The rise of ‘common sense’ is to welcomed, but not when it comes at the cost of sensibility, and indeed of expertise and erudition. We progress on wisdom and knowledge, and this is not a simple aggregation of ‘common sense’, but a complicated architecture of opposing forces designed for good. Imagine it as a brick building. There is a difference between a single tower of simple bricks laid one upon the other and the grand brick architecture of the Bishnupur temples or the Grand Duomo of Florence. The single brick upon brick structure is also building, common sense tells us. But till the bricks were put together in intelligent juxtaposition of opposing forces, we do not arrive at anything that is either useful or beautiful. The wisdom of opposing forces brings us to greater heights of achievement, even literally.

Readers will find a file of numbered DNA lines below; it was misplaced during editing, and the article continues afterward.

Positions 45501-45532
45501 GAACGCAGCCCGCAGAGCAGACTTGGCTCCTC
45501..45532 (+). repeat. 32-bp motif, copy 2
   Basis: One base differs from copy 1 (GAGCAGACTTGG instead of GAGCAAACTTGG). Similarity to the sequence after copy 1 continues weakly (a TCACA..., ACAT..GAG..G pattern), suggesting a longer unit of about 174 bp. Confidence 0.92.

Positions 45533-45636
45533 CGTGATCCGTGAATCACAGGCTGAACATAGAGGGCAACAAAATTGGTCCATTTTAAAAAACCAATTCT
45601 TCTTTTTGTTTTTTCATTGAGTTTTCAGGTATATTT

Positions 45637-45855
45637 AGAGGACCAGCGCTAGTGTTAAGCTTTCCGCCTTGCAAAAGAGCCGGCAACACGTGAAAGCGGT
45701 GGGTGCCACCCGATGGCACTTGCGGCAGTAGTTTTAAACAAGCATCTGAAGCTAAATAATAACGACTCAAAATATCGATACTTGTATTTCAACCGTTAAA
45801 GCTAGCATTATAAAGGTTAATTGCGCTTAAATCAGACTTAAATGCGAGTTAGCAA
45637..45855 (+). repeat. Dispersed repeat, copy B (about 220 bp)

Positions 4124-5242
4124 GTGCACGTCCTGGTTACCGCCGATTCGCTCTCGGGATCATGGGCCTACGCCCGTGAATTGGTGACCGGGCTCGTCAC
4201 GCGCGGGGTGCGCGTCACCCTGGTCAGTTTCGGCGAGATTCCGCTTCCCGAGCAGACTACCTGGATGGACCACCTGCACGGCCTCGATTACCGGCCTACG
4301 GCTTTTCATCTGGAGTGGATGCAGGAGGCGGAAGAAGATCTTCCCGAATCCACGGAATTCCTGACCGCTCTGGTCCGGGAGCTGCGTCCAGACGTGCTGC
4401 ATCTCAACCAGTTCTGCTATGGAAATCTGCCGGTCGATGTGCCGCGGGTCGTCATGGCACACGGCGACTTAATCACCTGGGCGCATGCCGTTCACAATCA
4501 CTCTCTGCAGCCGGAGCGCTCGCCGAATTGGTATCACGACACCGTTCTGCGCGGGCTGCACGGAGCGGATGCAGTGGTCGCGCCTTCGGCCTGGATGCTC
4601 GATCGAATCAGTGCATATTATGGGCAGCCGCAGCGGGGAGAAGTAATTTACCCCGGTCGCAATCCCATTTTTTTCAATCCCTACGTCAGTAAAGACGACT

The Arrogance of Ignorance will continue to ignore truths that are above their current capacities. How much easier is it to be lazy and strong, to not work hard to figure out complex stuff like architecture. Look we have bricks and stones, let us throw them! It is fun and we get to win! Some of us are bewildered, as we find ourselves in the middle of such stone throwing parties. This is not a world that we want to recognise, but if we don’t, we too would be giving in to the Arrogance of Ignorance. We have evidence of the Brexit vote, of the American election and so much more to tell us that the common prevails now, and wields power. Do not underestimate the power of this Arrogance. It is purely rational, self serving and solid. And predatory.